A Black and White photo of students occupying the Polytechnic University standing in front of a Tram. A sign for "General Strike" is displayed.
The occupying students of the Athens Polytechnic

But the Left as well has taken actions to make people forget that what happened in November was a genuine uprising, forged within the communist, jacobist tradition…

Today’s Left has relegated “Revolt” to a museum piece. Like a weapon we pull out very rarely. So rarely in fact, that for KKE (Communist Party of Greece) 62 years have passed and there’s still “not ripe conditions”… Needless to say that the last time was “wrong” as well…

Thus, today’s legalistic Left has a few prerequisites it requires before a “Revolt” can happen.

  • The Capitalist system needs to be in a “Crisis.”
  • The political system of governance needs to be in discrepancy with the “people”. A crisis of representation.
  • There need to be favourable international conditions (in grass-root movement terms).
  • The “people”, the “movement” to lie in “orgasm”. Have strikes, demonstrations, occupations. happening and those increasing in quantity but also shape a “communist” consciousness. Of course, the numerical participation in these events must also be “global”… and growing constantly in an arithmetic (if not exponential) progression.
  • To have one (or many) mass parties, with thousands of experienced members, networked throughout Greece, in all work and social places.

Of course, all these must last a sufficient amount of time so that a sequence of political events is created to “tie” the yeast. If ALL these things happen simultaneously, then YES! Our honoured Left will decide to murmur “Revolution.”

Let us travel back in time then, 38 years ago, to see what kind of conditions existed to make the “Uprising” of the Polytechnic. Was the Polytechnic uprising the peak, the maturing of a wholly-populist movement against a staggering regime, or a social “explosion” which found ground to break through via the “madness” of some “irresponsible, adventurist leftists”?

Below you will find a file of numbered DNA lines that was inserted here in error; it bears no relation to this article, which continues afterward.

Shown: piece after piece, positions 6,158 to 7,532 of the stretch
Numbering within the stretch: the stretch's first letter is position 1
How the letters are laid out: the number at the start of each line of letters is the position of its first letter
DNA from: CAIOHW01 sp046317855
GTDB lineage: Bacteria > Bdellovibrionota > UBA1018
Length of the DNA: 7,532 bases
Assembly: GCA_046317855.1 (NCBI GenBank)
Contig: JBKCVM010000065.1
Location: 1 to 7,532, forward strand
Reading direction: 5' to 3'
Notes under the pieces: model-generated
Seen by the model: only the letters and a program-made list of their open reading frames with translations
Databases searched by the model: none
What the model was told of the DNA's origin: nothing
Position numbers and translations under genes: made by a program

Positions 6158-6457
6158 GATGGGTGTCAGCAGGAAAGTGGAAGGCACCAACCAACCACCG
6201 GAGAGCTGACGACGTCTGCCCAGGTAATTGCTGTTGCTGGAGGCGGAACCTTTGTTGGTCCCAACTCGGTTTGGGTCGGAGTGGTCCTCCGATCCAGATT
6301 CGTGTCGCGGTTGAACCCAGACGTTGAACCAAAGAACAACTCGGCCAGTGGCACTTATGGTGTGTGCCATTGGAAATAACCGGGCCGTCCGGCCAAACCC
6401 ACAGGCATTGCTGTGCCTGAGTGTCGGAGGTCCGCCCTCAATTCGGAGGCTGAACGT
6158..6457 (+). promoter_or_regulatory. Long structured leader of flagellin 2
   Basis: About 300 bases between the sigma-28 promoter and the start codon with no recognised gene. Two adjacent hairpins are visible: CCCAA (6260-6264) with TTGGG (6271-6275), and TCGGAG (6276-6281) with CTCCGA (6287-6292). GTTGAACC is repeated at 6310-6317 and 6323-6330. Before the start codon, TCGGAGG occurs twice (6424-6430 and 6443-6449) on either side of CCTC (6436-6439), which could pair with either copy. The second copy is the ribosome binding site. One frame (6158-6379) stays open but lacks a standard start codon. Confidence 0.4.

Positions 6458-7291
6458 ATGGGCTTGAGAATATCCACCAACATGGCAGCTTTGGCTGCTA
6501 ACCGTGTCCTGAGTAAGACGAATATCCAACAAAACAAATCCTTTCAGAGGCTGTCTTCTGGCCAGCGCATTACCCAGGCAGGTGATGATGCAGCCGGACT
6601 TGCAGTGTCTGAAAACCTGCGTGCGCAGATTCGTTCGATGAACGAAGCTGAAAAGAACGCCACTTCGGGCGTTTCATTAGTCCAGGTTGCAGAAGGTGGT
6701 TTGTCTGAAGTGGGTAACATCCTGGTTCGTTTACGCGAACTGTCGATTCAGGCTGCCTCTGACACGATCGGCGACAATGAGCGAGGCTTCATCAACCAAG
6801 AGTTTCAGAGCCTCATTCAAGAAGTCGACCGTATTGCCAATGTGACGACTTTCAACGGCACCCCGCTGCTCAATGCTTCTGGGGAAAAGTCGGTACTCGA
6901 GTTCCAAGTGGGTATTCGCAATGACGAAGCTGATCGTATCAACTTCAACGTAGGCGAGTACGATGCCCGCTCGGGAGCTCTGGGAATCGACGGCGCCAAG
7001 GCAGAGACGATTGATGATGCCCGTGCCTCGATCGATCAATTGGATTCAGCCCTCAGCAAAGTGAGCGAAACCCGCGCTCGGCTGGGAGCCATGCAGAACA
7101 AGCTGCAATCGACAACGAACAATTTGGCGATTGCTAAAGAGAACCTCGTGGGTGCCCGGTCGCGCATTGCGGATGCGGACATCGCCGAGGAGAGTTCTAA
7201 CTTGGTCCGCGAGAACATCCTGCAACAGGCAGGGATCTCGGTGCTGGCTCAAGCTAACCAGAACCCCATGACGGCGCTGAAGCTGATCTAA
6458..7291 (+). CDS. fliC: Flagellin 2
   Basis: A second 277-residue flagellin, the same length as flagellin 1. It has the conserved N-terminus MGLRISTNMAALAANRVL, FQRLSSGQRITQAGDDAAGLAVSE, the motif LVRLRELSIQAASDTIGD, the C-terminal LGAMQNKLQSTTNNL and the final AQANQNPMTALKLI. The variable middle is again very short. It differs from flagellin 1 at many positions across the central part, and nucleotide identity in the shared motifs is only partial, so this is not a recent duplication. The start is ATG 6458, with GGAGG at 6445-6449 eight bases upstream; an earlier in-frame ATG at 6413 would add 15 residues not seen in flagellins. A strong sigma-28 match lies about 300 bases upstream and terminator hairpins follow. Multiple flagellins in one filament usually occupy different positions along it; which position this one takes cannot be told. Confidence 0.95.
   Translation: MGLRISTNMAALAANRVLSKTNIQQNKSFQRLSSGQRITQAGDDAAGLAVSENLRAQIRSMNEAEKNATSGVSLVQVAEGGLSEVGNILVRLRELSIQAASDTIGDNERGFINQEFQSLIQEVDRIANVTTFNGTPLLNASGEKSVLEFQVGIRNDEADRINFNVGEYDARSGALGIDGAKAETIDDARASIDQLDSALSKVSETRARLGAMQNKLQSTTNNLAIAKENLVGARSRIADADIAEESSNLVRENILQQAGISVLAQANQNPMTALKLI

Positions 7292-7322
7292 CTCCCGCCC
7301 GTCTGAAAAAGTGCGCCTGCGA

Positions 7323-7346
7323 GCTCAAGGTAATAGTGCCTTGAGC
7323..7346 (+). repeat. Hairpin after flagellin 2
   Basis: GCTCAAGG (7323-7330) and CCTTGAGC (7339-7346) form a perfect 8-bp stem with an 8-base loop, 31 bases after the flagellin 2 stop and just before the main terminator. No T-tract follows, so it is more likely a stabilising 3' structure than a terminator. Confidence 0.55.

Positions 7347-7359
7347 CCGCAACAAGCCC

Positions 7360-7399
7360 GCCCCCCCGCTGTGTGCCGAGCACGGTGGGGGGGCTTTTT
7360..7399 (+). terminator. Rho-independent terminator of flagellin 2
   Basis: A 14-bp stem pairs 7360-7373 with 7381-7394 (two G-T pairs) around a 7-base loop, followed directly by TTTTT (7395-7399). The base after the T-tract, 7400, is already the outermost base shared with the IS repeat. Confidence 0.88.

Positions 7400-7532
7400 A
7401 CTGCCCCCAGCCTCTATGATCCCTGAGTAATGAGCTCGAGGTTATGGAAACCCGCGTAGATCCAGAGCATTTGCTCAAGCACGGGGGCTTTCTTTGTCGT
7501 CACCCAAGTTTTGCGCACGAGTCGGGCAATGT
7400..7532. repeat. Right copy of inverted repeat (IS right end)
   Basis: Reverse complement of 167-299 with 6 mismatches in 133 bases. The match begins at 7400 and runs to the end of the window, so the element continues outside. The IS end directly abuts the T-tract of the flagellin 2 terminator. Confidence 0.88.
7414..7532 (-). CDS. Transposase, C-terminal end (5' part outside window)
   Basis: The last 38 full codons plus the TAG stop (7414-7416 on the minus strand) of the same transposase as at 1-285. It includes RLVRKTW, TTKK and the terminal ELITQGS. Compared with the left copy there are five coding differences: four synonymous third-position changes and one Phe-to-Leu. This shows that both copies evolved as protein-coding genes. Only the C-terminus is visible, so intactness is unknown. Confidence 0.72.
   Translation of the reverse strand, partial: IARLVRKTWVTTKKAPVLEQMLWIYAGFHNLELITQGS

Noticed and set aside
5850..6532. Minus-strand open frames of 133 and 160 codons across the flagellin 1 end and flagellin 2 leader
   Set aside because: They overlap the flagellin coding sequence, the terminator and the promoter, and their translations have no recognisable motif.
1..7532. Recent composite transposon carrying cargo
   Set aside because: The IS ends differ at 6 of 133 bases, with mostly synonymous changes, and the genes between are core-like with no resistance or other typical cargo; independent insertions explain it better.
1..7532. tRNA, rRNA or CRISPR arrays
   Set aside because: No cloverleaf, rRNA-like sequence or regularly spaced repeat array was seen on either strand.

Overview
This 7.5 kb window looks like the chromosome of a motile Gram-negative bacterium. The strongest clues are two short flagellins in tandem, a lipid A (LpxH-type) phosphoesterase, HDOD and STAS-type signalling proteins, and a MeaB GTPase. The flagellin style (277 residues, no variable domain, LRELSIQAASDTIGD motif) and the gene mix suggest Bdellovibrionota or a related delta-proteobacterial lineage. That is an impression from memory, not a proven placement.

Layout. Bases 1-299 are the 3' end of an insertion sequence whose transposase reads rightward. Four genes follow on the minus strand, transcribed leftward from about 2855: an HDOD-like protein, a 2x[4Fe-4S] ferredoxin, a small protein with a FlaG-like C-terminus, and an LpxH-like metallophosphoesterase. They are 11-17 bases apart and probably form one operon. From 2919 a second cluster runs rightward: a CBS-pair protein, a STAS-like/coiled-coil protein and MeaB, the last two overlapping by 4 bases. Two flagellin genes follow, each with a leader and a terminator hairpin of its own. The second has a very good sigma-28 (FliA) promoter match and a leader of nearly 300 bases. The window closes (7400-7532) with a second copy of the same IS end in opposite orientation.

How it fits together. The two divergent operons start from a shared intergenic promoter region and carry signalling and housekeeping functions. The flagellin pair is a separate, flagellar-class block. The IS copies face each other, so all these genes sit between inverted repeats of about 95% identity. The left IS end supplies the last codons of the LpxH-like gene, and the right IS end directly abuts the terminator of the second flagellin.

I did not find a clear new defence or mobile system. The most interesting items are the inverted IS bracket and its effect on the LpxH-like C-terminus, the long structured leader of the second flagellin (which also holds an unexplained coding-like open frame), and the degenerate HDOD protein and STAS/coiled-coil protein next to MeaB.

Crisis or Stability in Global Capitalism?

Black & White picture of crying children fleeing in VietnamFor 30 years, there was a continuous development at a global level which, in tandem with the capitalist profits, pushed a lower-middle class into a consumerist orgasm. Cars, refrigerators, televisions in every home…. opening of university education to wider social strata, formation of a “social wage” through an expanded program of public investment. Capitalism “appeared” to be living in its best days.

But in the last two years, the glass was cracking…

The US was being humiliated in Vietnam. For the first time, a great power was “losing” from a “small”. The symbolism was too strong.

On the other hand, A financial crisis breaks out in 1973 that is considered the “worst since 1929”, while the Arab countries declare an embargo on the sale of oil. 1973 is considered now the landmark year for the reappearance of the “capitalist economic crisis” in political terminology. The so-called “oil crisis of ’73” caused chain reactions around the globe.